The Patent Act, 1985 of Canada defined invention under Section 2 stating-

“Any new and useful art, process, machine, manufacture or composition of matter, or any new and useful improvement in any art, process, machine, manufacture or composition of matter”.

In this case, the process claims were granted but the product claims were rejected. In the several issues dealt by the court, the judges looked into the definition of invention and asked the question- whether a Higher Life Form is a “Manufacture” or a “Composition of Matter”. The Court had to look into the broader meaning of the terms “manufacture” and “composition of matter” and whether they included higher life forms. The court reasoned that while the definition of “invention” is broad, the Parliament did not define “invention” as “anything new and useful made by man”. The choice of an exhaustive definition signals a clear intention to exclude certain subject matter as being outside the confines of the Act. Thus, the court concluded that the product obtained from the process of making transgenic animals is neither ‘composition of matter’ nor ‘manufacture’ within the meaning of invention under Section 2 of the Act.

The reasoning applied by the Canadian Court was shocking as the question asked should not have been whether higher life forms are included in the definition of “inventions”, but whether Parliament intended to protect “inventions” that were not anticipated at the time of enactment of the Patent Act. Canada having similar patent legislations to countries like the United States and other European Union countries had granted Oncomouse the patent, as they considered it under the expression of “composition of matter”.

Though countries have slowly started to accept the concept of patenting of transgenic animals’ plants but it is also important to understand that these animal and plant varieties can have a lot of benefits and the patent owned by huge companies and research groups with a lot of funds would destroy they utility and purpose just by sole use of such an invention. Thus, it is essential that there should be proper legislation understanding such new inventions and granting exceptions so they can be utilised for the proper purpose and this entire process does not become a scheme just for rich companies and research groups to attract a lot of royalty. For example, it shall not be an act of infringement for a person whose occupation is farming to reproduce a patented transgenic farm animal through breeding, use such animal in the farming operation, or sell such animal or the offspring of such animal.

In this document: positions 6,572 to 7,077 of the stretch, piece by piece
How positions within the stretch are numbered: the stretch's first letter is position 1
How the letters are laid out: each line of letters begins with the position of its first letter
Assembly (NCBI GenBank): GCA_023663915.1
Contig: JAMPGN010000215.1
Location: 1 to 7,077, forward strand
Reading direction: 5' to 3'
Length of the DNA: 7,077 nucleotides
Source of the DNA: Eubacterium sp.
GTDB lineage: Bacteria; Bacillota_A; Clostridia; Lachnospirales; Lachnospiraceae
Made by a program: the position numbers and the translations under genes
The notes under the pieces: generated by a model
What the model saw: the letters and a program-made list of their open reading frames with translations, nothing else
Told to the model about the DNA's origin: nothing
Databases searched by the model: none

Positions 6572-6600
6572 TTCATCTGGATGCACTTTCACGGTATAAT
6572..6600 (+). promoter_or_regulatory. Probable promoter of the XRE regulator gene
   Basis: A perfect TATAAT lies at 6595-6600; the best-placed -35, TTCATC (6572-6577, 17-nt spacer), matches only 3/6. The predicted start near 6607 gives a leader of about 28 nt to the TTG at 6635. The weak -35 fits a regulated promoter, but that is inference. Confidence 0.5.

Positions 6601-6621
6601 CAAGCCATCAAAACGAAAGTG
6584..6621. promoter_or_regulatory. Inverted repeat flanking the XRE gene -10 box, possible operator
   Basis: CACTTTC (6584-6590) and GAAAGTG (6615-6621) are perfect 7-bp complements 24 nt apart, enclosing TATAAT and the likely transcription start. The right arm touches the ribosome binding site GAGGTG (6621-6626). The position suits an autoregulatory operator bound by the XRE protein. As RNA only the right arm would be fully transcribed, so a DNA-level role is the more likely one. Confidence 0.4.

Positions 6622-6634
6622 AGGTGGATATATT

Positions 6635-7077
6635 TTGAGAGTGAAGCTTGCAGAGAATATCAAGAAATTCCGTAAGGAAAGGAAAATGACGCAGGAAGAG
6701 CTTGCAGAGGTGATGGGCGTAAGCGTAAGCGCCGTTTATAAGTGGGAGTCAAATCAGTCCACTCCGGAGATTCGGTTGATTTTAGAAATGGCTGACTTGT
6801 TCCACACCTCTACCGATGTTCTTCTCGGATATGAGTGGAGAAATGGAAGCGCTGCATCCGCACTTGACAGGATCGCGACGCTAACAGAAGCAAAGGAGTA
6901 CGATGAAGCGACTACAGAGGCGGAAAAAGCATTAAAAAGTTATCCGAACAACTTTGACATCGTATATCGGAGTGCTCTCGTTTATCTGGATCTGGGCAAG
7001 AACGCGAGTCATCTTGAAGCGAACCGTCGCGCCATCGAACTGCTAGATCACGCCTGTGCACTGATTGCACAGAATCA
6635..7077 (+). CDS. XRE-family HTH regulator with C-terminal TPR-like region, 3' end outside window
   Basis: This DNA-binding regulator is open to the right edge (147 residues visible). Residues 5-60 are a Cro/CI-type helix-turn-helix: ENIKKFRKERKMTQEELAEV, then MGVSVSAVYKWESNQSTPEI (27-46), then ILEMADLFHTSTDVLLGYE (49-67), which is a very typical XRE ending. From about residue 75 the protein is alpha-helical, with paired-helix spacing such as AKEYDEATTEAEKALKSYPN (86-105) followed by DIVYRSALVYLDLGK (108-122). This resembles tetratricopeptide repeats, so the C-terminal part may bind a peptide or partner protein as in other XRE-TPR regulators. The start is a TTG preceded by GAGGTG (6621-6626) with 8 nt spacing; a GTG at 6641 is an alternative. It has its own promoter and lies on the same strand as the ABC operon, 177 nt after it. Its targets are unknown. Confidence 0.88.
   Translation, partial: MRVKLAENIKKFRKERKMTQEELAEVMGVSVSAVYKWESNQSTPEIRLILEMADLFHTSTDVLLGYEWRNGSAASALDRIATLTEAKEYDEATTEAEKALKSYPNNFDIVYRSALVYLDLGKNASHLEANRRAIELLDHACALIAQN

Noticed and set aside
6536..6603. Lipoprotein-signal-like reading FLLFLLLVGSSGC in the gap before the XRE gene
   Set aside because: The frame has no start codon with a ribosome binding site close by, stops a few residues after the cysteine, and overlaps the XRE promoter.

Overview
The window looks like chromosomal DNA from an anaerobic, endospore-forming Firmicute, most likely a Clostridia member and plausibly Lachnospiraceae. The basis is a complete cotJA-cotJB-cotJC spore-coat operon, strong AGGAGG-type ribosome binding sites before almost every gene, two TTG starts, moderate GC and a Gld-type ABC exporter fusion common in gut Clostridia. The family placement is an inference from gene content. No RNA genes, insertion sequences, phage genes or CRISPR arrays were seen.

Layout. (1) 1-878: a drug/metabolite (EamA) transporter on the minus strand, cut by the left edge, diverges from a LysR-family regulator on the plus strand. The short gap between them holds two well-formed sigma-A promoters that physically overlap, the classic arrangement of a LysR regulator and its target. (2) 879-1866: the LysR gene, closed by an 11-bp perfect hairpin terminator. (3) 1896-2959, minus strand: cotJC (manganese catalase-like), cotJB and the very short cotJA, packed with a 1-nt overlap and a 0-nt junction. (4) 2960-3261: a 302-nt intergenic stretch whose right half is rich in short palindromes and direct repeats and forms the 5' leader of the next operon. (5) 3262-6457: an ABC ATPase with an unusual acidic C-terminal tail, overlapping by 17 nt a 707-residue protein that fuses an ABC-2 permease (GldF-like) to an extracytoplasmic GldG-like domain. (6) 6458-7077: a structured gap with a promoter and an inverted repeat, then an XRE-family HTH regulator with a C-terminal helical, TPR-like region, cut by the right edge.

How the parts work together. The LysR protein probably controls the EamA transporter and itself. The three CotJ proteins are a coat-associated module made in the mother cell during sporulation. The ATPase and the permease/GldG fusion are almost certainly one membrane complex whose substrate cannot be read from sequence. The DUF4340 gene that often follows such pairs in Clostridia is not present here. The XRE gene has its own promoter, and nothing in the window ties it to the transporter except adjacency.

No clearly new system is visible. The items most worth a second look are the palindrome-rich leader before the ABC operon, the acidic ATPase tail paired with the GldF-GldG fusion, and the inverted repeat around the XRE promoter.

[1] The European Patent Convention, Oct. 5, 1973, http://www.european-patent-office.org/legal/epc/e/ma1.html#CVN.

[2] Matthew B. Sellers, The Effect of the “Onco-Mouse” decisions on the exception to patentability for “animal varieties” under the European Patent Convention, University of Oklahoma College of Law, https://digitalcommons.law.ou.edu/cgi/viewcontent.cgi?article=1064&context=okjolt (last visited on April 6, 2023).

[3] HARVARD/Onco-mouse, [1991] E.P.O.R. 525, 526.

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Author: Shrrijiet Roychowdhary, LLB’21 Section B, O.P. Jindal Global University

Author Bio

Qualification: LL.B / Advocate
Company: N/A
Location: Gujarat, Gujarat, India
Member Since: 18 May 2023 | Total Posts: 1